"There's no need to draw attention to ourselves, Gallowglass," Matthew said sharply.
"Do you want to row and I'll keep your wife warm?" When Matthew didn't reply, Gallowglass shook his head. "Thought not."
The soft glow of lamps from London Bridge penetrated the gloom ahead of us, and the crashing sound of fast-moving water became louder with each stroke that Gallowglass took. Matthew eyed the shoreline. "Put in at the Old Swan Stairs. I want to be back in this boat and headed upstream before the tide ebbs."
"Quiet." Hancock's whisper had a sharp edge. "We're supposed to be sneaking up on Hubbard. We might as well have proceeded down Cheapside with trumpets and banners for all the noise you're making."
Gallowglass turned back toward the stern and gave two powerful pulls with his left hand. A few more pulls put us at the landing-nothing more than a rickety set of steps, really, attached to some listing pylons-where several men waited. The boatman waved them off with a few terse words, hopping out of the boat as soon as he was able.
We climbed to street level and wended through winding lanes in silence, darting between houses and across small gardens. The vampires moved with the stealth of cats. I moved less surely, stumbling on loose stones and stepping into waterlogged potholes. At last we turned in to a broad street. Laughter came from the far end, and light spilled into the street from wide windows. I rubbed my hands together, drawn to the warmth. Perhaps that was our destination. Perhaps this would be simple, and we could meet Andrew Hubbard, show him my wedding ring, and return home.
Matthew led us across the street instead and into a desolate churchyard whose gravestones tipped toward each other as if the dead sought comfort from one another. Pierre had a solid metal ring full of keys, and Gallowglass fitted one into the lock of the door next to the bell tower. We walked through the ramshackle nave and passed through a wooden door to the left of the altar. Narrow stone stairs twisted down into the darkness. With my limited warmblooded sight, there was no way to keep my bearings as we twisted and turned through narrow passageways and crossed expanses that smelled of wine, must, and human decay. The experience was straight out of the tales that humans told to discourage people from lingering in church basements and graveyards.
We moved deeper into a warren of tunnels and subterranean rooms and entered a dimly lit crypt. Hollow eyes stared out from the heaped skulls in a small ossuary. A vibration in the stone floor and the muffled sound of bells indicated that somewhere above us the clocks were striking seven. Matthew hurried us along into another tunnel that showed a soft glow in the distance.
At the end we stepped into a cellar used to store wine unloaded from ships on the Thames. A few barrels stood by the walls, and the fresher scent of sawdust competed with the smell of old wine. I spied the source of the former aromas: neatly stacked coffins, arranged by size from long boxes capable of holding Gallowglass to minuscule caskets for infants. Shadows moved and flickered in the deep corners, and in the center of the room a ritual of some kind was taking place amid a throng of creatures.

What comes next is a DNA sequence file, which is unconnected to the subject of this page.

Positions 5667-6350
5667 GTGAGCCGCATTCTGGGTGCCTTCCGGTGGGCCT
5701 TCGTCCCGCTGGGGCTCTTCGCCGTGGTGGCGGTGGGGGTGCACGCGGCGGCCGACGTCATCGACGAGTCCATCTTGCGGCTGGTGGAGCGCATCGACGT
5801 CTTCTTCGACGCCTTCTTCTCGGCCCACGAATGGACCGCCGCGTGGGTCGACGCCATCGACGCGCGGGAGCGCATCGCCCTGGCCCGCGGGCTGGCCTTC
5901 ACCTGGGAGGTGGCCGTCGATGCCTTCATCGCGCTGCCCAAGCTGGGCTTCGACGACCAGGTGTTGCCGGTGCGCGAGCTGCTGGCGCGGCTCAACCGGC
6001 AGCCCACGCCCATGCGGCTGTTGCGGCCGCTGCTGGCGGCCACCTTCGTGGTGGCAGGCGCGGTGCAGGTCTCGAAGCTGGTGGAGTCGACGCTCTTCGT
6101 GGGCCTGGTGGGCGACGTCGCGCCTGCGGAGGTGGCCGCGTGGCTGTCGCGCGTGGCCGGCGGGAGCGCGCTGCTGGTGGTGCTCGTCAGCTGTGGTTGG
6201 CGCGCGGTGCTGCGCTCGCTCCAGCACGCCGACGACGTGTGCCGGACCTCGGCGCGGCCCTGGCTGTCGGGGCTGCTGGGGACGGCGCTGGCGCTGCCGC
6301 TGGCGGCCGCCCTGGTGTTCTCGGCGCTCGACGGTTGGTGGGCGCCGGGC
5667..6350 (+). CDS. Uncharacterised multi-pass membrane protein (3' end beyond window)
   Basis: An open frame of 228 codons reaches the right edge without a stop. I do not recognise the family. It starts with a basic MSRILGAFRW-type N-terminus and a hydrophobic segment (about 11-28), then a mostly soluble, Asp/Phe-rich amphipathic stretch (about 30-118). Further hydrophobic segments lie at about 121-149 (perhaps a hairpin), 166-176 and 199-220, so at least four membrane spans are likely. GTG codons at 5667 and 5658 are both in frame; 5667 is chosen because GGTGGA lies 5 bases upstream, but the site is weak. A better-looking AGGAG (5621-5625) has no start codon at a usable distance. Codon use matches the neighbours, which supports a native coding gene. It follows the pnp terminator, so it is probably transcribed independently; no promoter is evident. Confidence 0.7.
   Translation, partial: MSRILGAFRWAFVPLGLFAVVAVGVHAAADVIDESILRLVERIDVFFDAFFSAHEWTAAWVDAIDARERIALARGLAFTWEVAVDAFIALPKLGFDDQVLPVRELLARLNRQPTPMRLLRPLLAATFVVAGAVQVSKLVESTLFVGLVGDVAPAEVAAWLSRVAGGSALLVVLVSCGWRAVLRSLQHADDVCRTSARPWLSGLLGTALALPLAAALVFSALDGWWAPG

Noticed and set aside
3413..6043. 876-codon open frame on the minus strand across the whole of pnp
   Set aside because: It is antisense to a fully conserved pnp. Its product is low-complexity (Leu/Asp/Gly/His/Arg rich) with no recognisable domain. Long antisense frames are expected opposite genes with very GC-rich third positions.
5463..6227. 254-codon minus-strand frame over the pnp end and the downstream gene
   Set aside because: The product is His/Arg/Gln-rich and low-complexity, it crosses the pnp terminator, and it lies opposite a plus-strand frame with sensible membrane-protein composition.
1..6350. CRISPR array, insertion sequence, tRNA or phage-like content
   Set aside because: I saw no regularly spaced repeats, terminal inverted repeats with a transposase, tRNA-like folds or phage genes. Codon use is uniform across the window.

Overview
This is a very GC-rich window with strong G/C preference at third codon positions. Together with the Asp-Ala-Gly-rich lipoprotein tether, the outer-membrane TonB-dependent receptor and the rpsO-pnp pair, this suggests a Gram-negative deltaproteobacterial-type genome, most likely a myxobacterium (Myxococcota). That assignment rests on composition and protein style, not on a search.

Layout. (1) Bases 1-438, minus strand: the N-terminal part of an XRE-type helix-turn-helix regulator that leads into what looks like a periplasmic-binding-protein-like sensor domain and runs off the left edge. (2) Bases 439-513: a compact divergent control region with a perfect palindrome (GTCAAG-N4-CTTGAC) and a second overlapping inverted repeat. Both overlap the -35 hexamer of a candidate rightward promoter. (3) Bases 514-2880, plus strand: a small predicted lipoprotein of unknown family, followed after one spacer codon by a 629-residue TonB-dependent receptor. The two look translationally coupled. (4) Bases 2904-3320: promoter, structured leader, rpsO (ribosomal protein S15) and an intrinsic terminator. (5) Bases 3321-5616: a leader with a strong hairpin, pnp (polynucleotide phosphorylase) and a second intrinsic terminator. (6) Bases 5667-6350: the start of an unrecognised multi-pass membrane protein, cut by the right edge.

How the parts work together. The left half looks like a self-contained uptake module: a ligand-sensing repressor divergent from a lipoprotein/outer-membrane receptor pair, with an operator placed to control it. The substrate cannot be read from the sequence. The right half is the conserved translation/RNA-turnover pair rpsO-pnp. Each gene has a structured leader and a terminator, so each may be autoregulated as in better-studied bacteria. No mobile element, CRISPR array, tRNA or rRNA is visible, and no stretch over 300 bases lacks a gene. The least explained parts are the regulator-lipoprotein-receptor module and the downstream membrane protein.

"My blood is yours, Father Hubbard." The man who spoke was frightened. "I give it willingly, that you might know my heart and number me among your family." There was silence, a cry of pain. Then the air filled with a taut sense of expectation.
"I accept your gift, James, and promise to protect you as my child," a rough voice answered. "In exchange you will honor me as your father. Greet your brothers and sisters."
Amid the hubbub of welcome, my skin registered a sensation of ice.
"You're late." The rumble of sound cut through the chatter and set the hair on my neck prickling. "And traveling with a full retinue, I see."
"That's impossible, since we had no appointment." Matthew gripped my elbow as dozens of glances nudged, tingled, and chilled my skin.
Soft steps approached, circled. A tall, thin man appeared directly before me. I met his stare without flinching, knowing better than to show fear to a vampire. Hubbard's eyes were deep-set under a heavy brow bone with veins of blue, green, and brown radiating through the slate-colored iris.
The vampire's eyes were the only colorful thing about him. Otherwise he was preternaturally pale, with white-blond hair cropped close to his skull, nearly invisible eyebrows and lashes, and a wide horizontal slash of lips set in a clean-shaven face. His long black coat, which looked like a cross between a scholar's gown and a cleric's cassock, accentuated his cadaverous build. There was no mistaking the strength in his broad, slightly stooped shoulders, but the rest of him was practically skeletal.
There was a blur of motion as blunt, powerful fingers took my chin and jerked my head to the side. In the same instant, Matthew's hand wrapped around the vampire's wrist.
Hubbard's cold glance touched my neck, taking in the scar there. For once I wished Françoise had outfitted me with the largest ruff she could find. He exhaled in an icy gust smelling of cinnabar and fir before his wide mouth tightened, the edges of his lips turning from pale peach to white.
"We have a problem, Master Roydon," said Hubbard.